Launch of €70m Energy Efficiency Fund and NEEAP2


Published in

February 28, 2013

Remarks by Minister Pat Rabbitte – Launch of €70m Energy Efficiency Fund and NEEAP2

Ladies and Gentlemen,

The second National Energy Efficiency Action Plan, which I am publishing today, reaffirms Ireland’s commitment to a 20% energy savings target in 2020. This is equivalent to nearly 32,000 Gigawatt hours (GWh) or a reduction in annual CO2 emissions of around 7.7 Mega tonnes (Mt). Put another way this means a potential reduction in energy spend of approximately €2.4 billion across all sectors of our economy. A very significant element of this will be Exchequer savings in the public sector. Re-invested elsewhere, this money could be well spent on sustainable employment and meeting our Presidency goals of stability, growth and jobs.

The actions outlined in the Plan are projected to realise 34,000GWh of energy savings in 2020, equivalent to a 21% saving on the baseline period. While that would be a significant achievement, it will require sustained commitment by all, including public sector bodies, energy service companies and the private sector.

Furthermore, the new Energy Efficiency Directive places challenging targets on energy suppliers, who will be expected to play a central role into the future. In short, energy efficiency policy delivery is not simply the preserve of my Department – we all have a responsibility to put our shoulder to the wheel.

The updated Plan contains 97 actions, each of which will help secure a more sustainable energy future for Ireland. Of these, I want to briefly highlight five which will play an integral role in meeting the national target:

In the Public sector, we will introduce a series of obligations on public sector bodies to address consumption, procurement and reporting of energy use. Current public sector spending on energy is between €600 million and €800 million per annum. This is unsustainable and the public sector must be a leader in our drive to reduce energy costs. We will be an exemplar in effective energy management.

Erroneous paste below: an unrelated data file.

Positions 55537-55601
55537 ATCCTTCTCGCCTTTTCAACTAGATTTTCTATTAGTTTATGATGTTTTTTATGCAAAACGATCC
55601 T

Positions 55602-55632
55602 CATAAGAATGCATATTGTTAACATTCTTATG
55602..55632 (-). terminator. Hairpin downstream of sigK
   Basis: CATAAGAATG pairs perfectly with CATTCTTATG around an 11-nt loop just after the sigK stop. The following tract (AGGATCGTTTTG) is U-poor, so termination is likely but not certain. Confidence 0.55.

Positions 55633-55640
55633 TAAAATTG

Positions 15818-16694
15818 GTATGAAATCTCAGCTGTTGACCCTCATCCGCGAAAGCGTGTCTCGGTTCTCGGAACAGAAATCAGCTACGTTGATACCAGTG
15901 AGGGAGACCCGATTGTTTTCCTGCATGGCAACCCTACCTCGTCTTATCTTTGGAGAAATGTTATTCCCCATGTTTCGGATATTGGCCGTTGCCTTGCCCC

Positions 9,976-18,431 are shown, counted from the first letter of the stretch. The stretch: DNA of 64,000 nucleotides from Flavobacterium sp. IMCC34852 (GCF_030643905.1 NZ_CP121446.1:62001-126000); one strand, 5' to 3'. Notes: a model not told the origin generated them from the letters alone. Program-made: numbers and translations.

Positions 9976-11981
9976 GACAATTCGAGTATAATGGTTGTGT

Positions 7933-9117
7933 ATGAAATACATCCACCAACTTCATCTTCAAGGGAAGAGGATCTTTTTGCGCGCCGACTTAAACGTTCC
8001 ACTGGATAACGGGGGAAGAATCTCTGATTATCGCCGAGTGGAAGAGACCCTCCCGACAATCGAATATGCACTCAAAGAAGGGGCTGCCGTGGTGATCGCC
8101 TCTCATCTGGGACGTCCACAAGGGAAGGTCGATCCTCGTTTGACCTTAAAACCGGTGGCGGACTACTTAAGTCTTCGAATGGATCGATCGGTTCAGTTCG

We will introduce an appropriate Pay-As-You-Save (PAYS) model for Ireland to replace existing exchequer supports for domestic and non-domestic energy efficiency upgrade measures. Work on the design is substantially underway by our PAYS project team.

The delivery of PAYS for the non-domestic sector is already well advanced. Next month we will publish a national Energy Performance Contracting (EPC) policy framework to deliver innovative financing models of energy efficiency measures in the commercial and public sectors. This Framework will standardise energy performance contracting in Ireland and provide a robust process for nurturing investment-ready projects. The Framework will be underpinned by an Energy Efficiency Fund. Let us be clear that it is only by tackling the energy performance of buildings and facilities that we will harvest the deep retrofit savings required to meet our ambitious targets.

The Better Energy programme will deliver energy efficiency improvements across a number of sectors including energy saving targets for energy suppliers. I commend those companies who have already signed Voluntary Agreements with the SEAI to deliver on their commitments.

A Cross-Departmental Implementation Group will ensure that the actions contained in this Plan are delivered. It will report regularly to Government on progress towards our 20% national target.
We all acknowledge that the construction sector has borne the brunt of unemployment and redundancies in recent years. However sometimes out of adversity comes opportunity. I firmly believe there are a significant proportion of construction workers who, with a little investment in re-training, could become the foundation for a customer-focused, quality driven workforce in energy services deployment. We are beginning to see a market shift with respect to building energy rating and consumer awareness of the impact a good or bad rating has on utility costs. A professional, skilled workforce will be critical to that delivery and I call on the industry organisations to front up in facilitating that transition.